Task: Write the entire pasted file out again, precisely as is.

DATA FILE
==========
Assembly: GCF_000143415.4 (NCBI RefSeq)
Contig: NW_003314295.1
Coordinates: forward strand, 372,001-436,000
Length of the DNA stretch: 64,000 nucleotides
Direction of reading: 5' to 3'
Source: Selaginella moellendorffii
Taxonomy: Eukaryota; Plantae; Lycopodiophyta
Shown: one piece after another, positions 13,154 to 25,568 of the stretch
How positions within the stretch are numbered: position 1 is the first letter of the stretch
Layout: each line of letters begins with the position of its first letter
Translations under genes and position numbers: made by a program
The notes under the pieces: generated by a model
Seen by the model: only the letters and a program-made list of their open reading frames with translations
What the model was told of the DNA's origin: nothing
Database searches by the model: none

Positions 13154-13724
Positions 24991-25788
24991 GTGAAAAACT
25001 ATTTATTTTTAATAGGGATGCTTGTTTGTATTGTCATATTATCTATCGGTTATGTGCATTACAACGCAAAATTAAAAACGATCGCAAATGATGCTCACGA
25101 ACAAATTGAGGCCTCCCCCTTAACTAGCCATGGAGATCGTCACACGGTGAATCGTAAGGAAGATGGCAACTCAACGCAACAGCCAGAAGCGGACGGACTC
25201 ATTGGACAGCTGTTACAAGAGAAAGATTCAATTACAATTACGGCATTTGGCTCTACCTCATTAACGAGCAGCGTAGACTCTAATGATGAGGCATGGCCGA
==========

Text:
Assembly: GCF_000143415.4 (NCBI RefSeq)
Contig: NW_003314295.1
Coordinates: forward strand, 372,001-436,000
Length of the DNA stretch: 64,000 nucleotides
Direction of reading: 5' to 3'
Source: Selaginella moellendorffii
Taxonomy: Eukaryota; Plantae; Lycopodiophyta
Shown: one piece after another, positions 13,154 to 25,568 of the stretch
How positions within the stretch are numbered: position 1 is the first letter of the stretch
Layout: each line of letters begins with the position of its first letter
Translations under genes and position numbers: made by a program
The notes under the pieces: generated by a model
Seen by the model: only the letters and a program-made list of their open reading frames with translations
What the model was told of the DNA's origin: nothing
Database searches by the model: none

Positions 13154-13724
Positions 24991-25788
24991 GTGAAAAACT
25001 ATTTATTTTTAATAGGGATGCTTGTTTGTATTGTCATATTATCTATCGGTTATGTGCATTACAACGCAAAATTAAAAACGATCGCAAATGATGCTCACGA
25101 ACAAATTGAGGCCTCCCCCTTAACTAGCCATGGAGATCGTCACACGGTGAATCGTAAGGAAGATGGCAACTCAACGCAACAGCCAGAAGCGGACGGACTC
25201 ATTGGACAGCTGTTACAAGAGAAAGATTCAATTACAATTACGGCATTTGGCTCTACCTCATTAACGAGCAGCGTAGACTCTAATGATGAGGCATGGCCGA